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If Only The U.S. Had Stayed Out Of World War I

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posted on Jul, 11 2014 @ 08:58 PM
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I'm pretty certain this belongs in a different forum, but it's 3am here in the UK, early saturday morning and waaaaay past my bedtime. If I have the wrong forum I apologise, buts it was the best 'fit' I could figure at this time. So my apologies, but please move mods if I have got it wrong.

OK.....outside the box, crying over spilt milk even maybe......but it makes a lot of sense to me.
Please visit the link for the full article as I can't post in it's entirety.
A touch of It's a Wonderful Life, and what if's?.......but aren't we supposed to learn from history?
I leave you to decide....



The first big wave of embracing a liberal international economic order - relatively free trade, rising international capital flows and rapidly growing global economic integration - resulted in something remarkable.

Between 1870 and 1914, there was a 45-year span of rising living standards, stable prices, massive capital investment and prolific technological progress. In terms of overall progress, these four-plus decades have never been equaled — either before or since.

Then came the Great War. It involved a scale of total industrial mobilization and financial mayhem that was unlike any that had gone before. In the case of Great Britain, for example, its national debt increased 14-fold.

In addition, England’s price level doubled, its capital stock was depleted, most offshore investments were liquidated and universal wartime conscription left it with a massive overhang of human and financial liabilities.

Despite all that, England still stood out as the least devastated of the major European countries.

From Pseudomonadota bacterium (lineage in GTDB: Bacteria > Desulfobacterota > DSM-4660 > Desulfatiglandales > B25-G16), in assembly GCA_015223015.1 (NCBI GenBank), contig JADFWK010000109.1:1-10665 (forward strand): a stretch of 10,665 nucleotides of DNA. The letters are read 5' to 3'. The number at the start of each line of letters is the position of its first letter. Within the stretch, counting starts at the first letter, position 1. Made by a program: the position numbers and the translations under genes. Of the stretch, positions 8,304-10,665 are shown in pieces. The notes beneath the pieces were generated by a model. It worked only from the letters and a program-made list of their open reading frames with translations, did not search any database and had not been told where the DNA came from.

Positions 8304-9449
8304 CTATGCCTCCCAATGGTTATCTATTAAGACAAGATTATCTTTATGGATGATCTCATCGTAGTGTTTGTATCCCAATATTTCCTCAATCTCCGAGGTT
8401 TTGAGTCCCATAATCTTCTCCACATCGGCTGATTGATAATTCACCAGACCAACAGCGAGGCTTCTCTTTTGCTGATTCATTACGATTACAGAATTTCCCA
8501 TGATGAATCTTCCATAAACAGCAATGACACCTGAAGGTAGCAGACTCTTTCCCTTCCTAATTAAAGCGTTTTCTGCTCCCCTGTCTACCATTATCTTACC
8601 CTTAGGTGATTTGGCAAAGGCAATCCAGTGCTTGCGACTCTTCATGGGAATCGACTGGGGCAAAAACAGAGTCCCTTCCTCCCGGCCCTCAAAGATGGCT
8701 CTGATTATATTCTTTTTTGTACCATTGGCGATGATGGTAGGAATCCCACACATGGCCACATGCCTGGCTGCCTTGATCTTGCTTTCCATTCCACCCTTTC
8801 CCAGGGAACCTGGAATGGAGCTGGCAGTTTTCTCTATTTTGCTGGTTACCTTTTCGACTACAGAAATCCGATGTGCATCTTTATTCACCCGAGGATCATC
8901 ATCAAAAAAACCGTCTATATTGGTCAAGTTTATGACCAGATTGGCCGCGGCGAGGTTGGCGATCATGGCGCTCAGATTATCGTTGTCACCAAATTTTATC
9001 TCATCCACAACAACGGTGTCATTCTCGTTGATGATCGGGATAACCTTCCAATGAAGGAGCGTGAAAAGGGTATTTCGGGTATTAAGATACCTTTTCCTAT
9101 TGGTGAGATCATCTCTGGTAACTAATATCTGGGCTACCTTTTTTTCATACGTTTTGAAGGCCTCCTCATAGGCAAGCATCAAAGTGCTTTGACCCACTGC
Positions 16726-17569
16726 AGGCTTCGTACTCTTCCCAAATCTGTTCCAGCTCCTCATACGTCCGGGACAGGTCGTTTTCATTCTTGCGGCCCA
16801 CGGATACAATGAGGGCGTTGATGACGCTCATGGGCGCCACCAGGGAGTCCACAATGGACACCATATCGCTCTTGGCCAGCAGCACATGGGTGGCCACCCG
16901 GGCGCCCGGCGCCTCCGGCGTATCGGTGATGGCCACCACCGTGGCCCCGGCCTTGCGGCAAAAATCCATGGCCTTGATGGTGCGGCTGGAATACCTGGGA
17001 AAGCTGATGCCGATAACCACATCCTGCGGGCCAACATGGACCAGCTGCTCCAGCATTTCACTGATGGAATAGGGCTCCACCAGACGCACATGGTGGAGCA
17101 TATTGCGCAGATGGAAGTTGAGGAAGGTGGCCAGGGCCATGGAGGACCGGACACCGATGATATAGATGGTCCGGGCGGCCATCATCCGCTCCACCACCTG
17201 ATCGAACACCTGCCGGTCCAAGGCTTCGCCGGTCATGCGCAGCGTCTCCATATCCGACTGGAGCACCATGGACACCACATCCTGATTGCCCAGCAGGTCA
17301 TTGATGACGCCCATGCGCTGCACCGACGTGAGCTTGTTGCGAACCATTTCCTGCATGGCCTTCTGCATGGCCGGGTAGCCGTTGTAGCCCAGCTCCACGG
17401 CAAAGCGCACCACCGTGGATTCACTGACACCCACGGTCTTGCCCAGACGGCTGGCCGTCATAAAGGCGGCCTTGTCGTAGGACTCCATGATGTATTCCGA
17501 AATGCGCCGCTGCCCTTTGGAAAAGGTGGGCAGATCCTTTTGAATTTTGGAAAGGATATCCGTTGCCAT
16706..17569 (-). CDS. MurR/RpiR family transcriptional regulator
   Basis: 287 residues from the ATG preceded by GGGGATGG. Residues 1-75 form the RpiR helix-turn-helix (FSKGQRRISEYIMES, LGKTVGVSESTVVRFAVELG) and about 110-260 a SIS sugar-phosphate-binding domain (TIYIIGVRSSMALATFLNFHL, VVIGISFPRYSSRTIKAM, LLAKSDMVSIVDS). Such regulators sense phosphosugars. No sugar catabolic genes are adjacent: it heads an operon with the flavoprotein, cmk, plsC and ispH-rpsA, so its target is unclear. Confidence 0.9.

With all that in mind, one important question only rises in importance: Was the United States’ intervention in April 1917 warranted or not?

And did it only end up prolonging the European slaughter?

Never mind that it resulted in a cockamamie peace, which gave rise to totalitarianism among the defeated powers. Even conventional historians like Niall Ferguson admit as much.

Had President Woodrow Wilson not misled the U.S. on a messianic crusade, Europe’s Great War would have ended in mutual exhaustion in 1917.

Both sides would have gone home battered and bankrupt — but would not have presented any danger to the rest of mankind.

Indeed, absent Wilson’s crusade, there would have been no allied victory, no punitive peace — and no war reparations. Nor would there have been a Leninist coup in Petrograd — or later on, the emergence of Stalin’s barbaric regime.




Altogether, in six short years from 1914 to 1920, $40 billion of U.S. GDP turned into $92 billion — a sizzling 15 percent annual rate of gain.

The depression that could have been avoided

Needless to say, these figures reflected an inflationary, war-swollen economy. After all, the U.S. had loaned the Allies massive amounts of money — all to purchase grain, pork, wool, steel, munitions and ships from the U.S.

This transfer amounted to nearly 15 percent of GDP, or an equivalent of $2 trillion in today’s economy. It also represented a form of vendor finance that was destined to vanish at war’s end. As it happened, the U.S. did experience a brief but deep recession in 1920. But it was not a thoroughgoing end-of-war one that would “detox” the economy.

The day of reckoning was merely postponed. It finally arrived in 1933 when the depression hit with full force. The U.S. economy was cratering — and Germany embarked on its disastrous “recovery” experience under the leadership of Adolf Hitler.

These two events — along with so many of the above-listed offenses later on — could have been avoided if only the U.S. had shown the wisdom of staying out of World War I.


Please read the whole article here....not just pass comments on snippets I have posted.....it's not a long article I promise. But it certainly should make politicians the world over stop and think about their actions.

www.zerohedge.com...

Thank you
Rainbows
Jane




posted on Jul, 11 2014 @ 09:36 PM
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This may seem like a simplistic reply. Follow the money. It is deep rabbit hole, but if you do your research, and there is much to be done, it will be easier to wrap your brain around it. WW2 was just a continuation of the first one. Ditto for the next big one.



posted on Jul, 11 2014 @ 09:48 PM
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a reply to: angelchemuel

You know how they have those statistics of who is getting richer now-a-days? Even though the economy as a whole is weak. What if we looked back at those four decades?